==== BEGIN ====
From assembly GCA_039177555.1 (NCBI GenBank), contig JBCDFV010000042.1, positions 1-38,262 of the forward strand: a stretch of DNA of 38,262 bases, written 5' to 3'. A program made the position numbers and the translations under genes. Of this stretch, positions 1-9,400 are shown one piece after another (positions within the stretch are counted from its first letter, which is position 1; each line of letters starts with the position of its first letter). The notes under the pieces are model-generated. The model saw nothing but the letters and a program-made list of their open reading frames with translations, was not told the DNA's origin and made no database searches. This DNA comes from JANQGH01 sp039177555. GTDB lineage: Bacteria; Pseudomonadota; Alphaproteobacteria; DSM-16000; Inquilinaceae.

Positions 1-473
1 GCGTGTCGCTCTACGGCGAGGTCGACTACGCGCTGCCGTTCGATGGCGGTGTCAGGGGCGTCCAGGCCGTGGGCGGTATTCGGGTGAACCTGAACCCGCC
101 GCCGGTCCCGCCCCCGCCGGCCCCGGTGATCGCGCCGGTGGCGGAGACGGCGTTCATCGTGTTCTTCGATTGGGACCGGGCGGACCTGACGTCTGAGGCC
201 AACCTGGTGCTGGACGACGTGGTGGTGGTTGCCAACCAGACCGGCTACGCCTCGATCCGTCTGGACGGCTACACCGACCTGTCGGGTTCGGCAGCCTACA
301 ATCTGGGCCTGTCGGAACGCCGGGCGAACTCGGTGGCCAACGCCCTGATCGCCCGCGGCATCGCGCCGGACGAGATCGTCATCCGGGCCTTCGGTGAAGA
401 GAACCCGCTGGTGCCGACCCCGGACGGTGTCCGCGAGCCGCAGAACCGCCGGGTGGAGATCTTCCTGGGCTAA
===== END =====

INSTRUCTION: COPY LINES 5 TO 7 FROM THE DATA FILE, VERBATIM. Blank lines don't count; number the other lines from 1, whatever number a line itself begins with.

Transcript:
201 AACCTGGTGCTGGACGACGTGGTGGTGGTTGCCAACCAGACCGGCTACGCCTCGATCCGTCTGGACGGCTACACCGACCTGTCGGGTTCGGCAGCCTACA
301 ATCTGGGCCTGTCGGAACGCCGGGCGAACTCGGTGGCCAACGCCCTGATCGCCCGCGGCATCGCGCCGGACGAGATCGTCATCCGGGCCTTCGGTGAAGA
401 GAACCCGCTGGTGCCGACCCCGGACGGTGTCCGCGAGCCGCAGAACCGCCGGGTGGAGATCTTCCTGGGCTAA